In his 2nd letter of 1963 Buffett informs partners that his adjusted book value per share for Dempster has moved up again due to Bottle’s continued rapid conversion of assets to cash. Buffett’s adjusted net worth figure not stands at $64 per share.
Additionally, Buffett uses a very commonsense approach to look at the current situation in Dempster: “On June 30, 1963 Dempster had a small safe deposit box at the Omaha National Bank containing securities worth roughly $2,000,000 the partner’s 72% share of this amounts to roughly $1,450,000.” The cost of acquisition for the partners totaled $1,260,000, thus any continued upside in the company is pure profit. Buffet notes, while this may be a “primitive” valuation method for the educated readers, Buffett finds it contains “a bit more substance…rather than in prayerful reliance that someone will pay me 35 times next year’s earnings.”
In this letter’s The Joy of Compounding, Buffett notes the two determinants of compounding are length of life and rate of compounding.
Interestingly, Buffett remarked he doesn’t take a control position “to get merely active for the sake of being active. Everything else equal I would much rather let others do the work. However, when an active role is necessary to optimize the employment of capital, you can be sure we will not be standing in the wings.” This is an interesting point, especially when considering many modern day activists disclose a new 13D filing practically every other week.
In the appendix on the first letter Buffett elaborates on Texas National Petroleum and revisits Dempster. TNP was an oil sellout work-out situation in which Buffett claimed, “the risk of stockholder disapproval was nil. The deal was negotiated by the controlling stockholders, and the price was a good one. Any transaction such as this is subject to title searches, legal opinions, etc., but this risk could also be appraised at virtually nil. There was no anti-trust problems…the only fly in the ointment was the obtaining of the necessary tax ruling.” The partnership ended up making 20%+ annualized returns on the company’s bonds, stock and warrants.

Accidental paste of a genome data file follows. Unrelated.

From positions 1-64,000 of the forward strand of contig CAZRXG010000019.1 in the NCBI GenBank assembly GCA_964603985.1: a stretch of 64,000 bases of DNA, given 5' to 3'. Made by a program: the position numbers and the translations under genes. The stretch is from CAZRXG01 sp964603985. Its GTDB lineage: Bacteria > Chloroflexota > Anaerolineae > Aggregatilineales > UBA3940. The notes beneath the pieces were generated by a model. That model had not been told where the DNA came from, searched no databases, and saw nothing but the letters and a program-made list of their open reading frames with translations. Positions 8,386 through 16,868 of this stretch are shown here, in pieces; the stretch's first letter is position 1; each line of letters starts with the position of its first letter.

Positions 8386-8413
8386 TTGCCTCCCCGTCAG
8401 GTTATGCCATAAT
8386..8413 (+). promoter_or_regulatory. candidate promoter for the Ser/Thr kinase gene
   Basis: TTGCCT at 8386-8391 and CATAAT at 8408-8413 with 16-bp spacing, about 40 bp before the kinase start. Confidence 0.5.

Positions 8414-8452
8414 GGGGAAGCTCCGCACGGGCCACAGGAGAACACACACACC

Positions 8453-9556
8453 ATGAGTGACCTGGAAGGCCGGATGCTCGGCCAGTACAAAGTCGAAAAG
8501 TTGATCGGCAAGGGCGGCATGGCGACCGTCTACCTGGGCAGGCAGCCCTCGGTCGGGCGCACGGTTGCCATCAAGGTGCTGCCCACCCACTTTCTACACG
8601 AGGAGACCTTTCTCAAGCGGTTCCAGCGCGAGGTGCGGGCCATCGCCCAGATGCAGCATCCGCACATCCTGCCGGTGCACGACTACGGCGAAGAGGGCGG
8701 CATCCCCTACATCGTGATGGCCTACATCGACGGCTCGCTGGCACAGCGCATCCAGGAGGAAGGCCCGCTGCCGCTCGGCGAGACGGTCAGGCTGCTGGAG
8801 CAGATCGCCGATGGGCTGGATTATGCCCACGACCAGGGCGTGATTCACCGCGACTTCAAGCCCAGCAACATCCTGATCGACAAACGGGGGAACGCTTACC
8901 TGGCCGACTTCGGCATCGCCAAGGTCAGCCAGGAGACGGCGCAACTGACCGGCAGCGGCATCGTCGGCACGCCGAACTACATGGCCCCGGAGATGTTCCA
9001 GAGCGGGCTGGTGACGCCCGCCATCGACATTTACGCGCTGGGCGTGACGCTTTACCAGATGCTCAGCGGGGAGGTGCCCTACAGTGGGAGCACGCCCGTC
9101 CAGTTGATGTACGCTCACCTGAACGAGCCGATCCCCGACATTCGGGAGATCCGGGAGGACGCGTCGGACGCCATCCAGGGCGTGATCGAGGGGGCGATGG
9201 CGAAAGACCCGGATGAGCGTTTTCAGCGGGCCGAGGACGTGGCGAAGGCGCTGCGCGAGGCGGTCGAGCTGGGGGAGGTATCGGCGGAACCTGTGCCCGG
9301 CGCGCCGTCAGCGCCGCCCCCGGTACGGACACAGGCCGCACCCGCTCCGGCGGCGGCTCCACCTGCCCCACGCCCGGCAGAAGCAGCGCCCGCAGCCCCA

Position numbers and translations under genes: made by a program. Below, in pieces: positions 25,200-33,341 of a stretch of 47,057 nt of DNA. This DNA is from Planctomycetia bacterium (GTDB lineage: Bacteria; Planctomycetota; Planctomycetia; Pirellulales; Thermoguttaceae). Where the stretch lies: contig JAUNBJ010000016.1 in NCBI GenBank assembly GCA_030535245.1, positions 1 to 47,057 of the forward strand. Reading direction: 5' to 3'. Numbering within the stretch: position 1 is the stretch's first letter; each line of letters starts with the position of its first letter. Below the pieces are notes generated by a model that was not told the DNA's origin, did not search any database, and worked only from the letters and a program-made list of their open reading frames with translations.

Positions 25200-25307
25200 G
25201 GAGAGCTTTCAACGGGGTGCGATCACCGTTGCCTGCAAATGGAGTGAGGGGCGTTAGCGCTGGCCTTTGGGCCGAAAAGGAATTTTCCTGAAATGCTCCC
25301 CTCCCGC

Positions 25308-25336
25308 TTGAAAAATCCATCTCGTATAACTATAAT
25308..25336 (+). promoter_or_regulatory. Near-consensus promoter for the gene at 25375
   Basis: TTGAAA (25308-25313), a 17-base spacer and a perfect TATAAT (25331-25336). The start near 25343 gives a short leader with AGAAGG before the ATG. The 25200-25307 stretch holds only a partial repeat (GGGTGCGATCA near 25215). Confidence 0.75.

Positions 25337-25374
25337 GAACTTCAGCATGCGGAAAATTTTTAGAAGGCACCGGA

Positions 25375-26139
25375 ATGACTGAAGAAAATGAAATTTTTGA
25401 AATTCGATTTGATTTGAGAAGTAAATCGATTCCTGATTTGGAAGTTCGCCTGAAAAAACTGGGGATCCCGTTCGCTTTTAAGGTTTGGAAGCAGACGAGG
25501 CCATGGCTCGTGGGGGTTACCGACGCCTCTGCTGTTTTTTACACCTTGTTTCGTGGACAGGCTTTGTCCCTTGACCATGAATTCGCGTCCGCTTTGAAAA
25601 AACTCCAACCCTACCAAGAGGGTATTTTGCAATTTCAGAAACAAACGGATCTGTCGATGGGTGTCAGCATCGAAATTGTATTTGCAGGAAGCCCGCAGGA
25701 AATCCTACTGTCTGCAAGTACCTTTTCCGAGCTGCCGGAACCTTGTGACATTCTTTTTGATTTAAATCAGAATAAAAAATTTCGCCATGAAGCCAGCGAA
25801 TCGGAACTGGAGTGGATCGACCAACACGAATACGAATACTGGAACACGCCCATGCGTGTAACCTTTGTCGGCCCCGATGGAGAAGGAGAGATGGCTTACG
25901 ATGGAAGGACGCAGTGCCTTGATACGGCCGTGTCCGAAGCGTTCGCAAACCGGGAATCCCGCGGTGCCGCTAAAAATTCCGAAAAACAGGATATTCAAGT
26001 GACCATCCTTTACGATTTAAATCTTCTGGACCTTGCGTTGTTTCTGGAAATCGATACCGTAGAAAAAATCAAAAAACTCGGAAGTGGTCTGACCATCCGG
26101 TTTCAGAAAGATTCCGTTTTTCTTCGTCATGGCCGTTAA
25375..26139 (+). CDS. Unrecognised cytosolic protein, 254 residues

When Buffett revisits Dempster he says, “Experience shows you can buy 100 situations like this and have perhaps seventy or eighty work out to reasonable profits in one to three years,” in reference to control situations. Regarding Dempster specifically, Buffett comments that under Harry the company:
- Has invested $2,050,000 in marketable securities and made about $400,000 in profits
- Cut administration and selling expenses costs
- Closed five branches operating unprofitably
- Converted some PP&A (property, plant and equipment) into cash
We also learn something very interesting – Buffett’s positions are audited at net asset value, rather than share price. Essentially, he could choose his returns for the year (as he created the adjusted book value figures), a system that seems like it would be extremely impractical in today’s environment.
In his second letter for the year Buffett speaks about companies where the fundamentals continue to improve yet the share prices don’t go up (or even fall):
“What we really like to see in situations like the three mentioned above [generals in which BPL is the largest shareholder] is a condition where the company is making substantial progress in terms of improving earnings, increasing asset values etc., but where the price of the stock is doing very little while we continue to acquire it.”